Price: $33 at BC Liquor, if you can find it.

 

Market Liquidity: When’s the last time you heard someone in BC order a glass of Cahors?  Nice change from New World.

December 22, 2018

Savennieres Chateau de Varenees, 2016

What an exceptional varietal.  You never know with Chenin.  Witness Vouvray.  The Huet socked away in the cellar.  And South Africa, so much to revel in.  But, alas, not so much this sere and abrasive assertive white.

 

Austere.  Could have been crafted by the Amish.  Simply too dry for our taste.  Really not that food friendly unless you’re eating rich, French rich, fish in butter rich, but if all you’re doing is drinking to cut the richness, a Coke will do.

 

Gismondi loved it.  It is of its ilk and like many whites you will come across in France but it was a non-starter for us, from sipping to accompanying food.

 

Price: No record, which leads me to believe it might have been gifted, as I’m rather fastidious about this sort of thing, although online $30 at BC Liquor.

 

Market Liquidity: BC Liquor describes it as having “aromatic persistence.”  Hmm.  Could be a description of Febreeze.

December 21, 2018

La Stella Fortissimo, 2016

We really liked the 2015 but we didn’t love the 2015, and earlier vintages get plus plus plus on this blog.  I don’t think in fact, we have never warmed to the La Stella Fortissimo “full on” the way BC reviewers do, a blend which on paper looks exciting if not brilliant, the way we have warmed to similar blends across the Okanagan.  Critics laud it, particularly Gismondi.  I can sense its “wonderfulness” and the craft behind it and like rooting for the underdog want it to succeed.  And you can pick it up at Save On for just over $30.  So what’s the rub?

 

The 2016 seems to have everything but not enough of anything, a sort of over-thought blend which is more intellect than expertise.

 

Price: Around $30 at Save On depending if you volume buy.

 

Market Liquidity: Pleasant, not surprising.

November 21, 2018

Calmel & Joseph Blanquette de Limoux

Gismondi quite liked this and “pointsed” it 90.  Yeah, OK, whatever; he’s gotta keep up with his colleagues who found it similarly “over the 89 point hump.”  We found it, well, a little austere, lacking in depth, mineral forward, cucumber hits the palate in an unusual not invigorating way, mediocre effervescence.  Glass half full it makes a wonderful French 75 but a little on the ho hum side as a sipper.  From our perspective, it doesn’t hold a candle to the (four dollars cheaper) Bernard-Massard Brut which we love and which has been our go-to sparkler for over a year.

 

We were attracted to it for the Mauzac, unusual to say the least, but not entranced or seduced.  Another odd thing is that the weekend of AG’s review the Calmel J was in six BC Liquor stores.  Total.  Pretty slim pickings in advance of the holiday season.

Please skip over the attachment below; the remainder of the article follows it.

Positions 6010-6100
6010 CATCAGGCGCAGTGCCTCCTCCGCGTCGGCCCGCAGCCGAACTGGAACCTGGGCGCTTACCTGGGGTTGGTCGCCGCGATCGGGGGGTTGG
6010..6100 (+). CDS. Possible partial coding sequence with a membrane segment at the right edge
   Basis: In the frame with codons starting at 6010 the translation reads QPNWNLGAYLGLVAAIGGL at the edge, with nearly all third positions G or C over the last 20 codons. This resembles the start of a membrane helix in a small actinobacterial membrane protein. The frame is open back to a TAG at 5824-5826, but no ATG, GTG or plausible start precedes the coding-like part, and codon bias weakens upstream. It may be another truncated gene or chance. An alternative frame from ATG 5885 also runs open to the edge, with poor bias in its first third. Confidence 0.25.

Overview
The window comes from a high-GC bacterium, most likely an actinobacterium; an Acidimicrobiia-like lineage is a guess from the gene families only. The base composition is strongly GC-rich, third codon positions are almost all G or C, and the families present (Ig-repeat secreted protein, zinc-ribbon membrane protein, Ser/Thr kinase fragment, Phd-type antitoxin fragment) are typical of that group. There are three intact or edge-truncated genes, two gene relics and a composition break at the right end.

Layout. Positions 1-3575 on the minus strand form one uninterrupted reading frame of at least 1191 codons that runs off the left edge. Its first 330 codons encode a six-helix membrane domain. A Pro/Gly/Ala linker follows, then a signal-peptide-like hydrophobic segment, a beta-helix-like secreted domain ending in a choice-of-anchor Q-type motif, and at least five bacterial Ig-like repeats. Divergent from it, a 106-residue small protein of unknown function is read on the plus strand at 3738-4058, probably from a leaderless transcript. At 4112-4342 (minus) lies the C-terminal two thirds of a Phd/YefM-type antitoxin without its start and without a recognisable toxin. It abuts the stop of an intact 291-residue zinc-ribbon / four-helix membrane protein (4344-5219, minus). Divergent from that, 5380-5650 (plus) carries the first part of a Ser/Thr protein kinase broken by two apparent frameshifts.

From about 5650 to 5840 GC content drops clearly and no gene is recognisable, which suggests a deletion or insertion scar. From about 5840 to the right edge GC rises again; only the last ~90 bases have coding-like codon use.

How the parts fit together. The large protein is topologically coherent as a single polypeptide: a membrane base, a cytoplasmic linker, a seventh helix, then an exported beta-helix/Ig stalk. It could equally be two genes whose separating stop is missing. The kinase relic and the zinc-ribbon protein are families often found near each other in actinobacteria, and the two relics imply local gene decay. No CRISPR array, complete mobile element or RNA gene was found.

Price: A more or less reasonable $29 before taxes at BC Liquor.

 

Market Liquidity: Brunch yes, birthday no.

August 10, 2018

Unsworth Vineyards Allegro, 2017

Young and fresh but dull and forgettable which is a) surprising and b) a letdown because flip the bottle around and see what’s inside, a blend of two obscure hybrids, Sauvignette and Petit Milo which, you might assume based simply on their obscurity, that Unsworth is onto something pretty special.  They are not.

 

Gismondi compared this to Muscadet (trust me: Buy Muscadet) and gave it an eye-popping 90 points but on what scale who knows.  Maybe that’s like when you make Celsius Fahrenheit “on the fly” (i.e., double it and add thirty).

 

Price: A very reasonable $20 give or take.

 

Market Liquidity: Cold water is also refreshing.

August 9, 2018

Domaine Franck Millet, Sancerre Rouge, 2016

The white is available at a much higher price in private stores and, generally, if you live in BC and are looking at Sancerre you are looking at whites.  So, let’s start with praising BCL for having a lovely red Sancerre, at a price point under $30 (although just), and giving pause to the much higher priced Pinot Noir churned out in BC that can’t compare.  Its lightness speaks to rosé.  Look at that glorious ruby red in the picture, light as a feather.  Gismondi quite liked it, more than us I would say, silky I think was his term, and it does have a perfumed freshness, rose and lavender, with a musky finish.  There is a whole red currant grape jelly “thing” on the palate that dissipates into air which makes you take another sip and another.  I couldn’t quite wrap my loving arms around it and give it the props the pros have but it is a lovely summer read, er red, a refreshing 12.5% alcohol, dreamy with a Cobb salad, but it was also a one off; not for us.

 

Price: Around $30 at BCL.

 

Market Liquidity: Like age appropriate clothing, it has its place.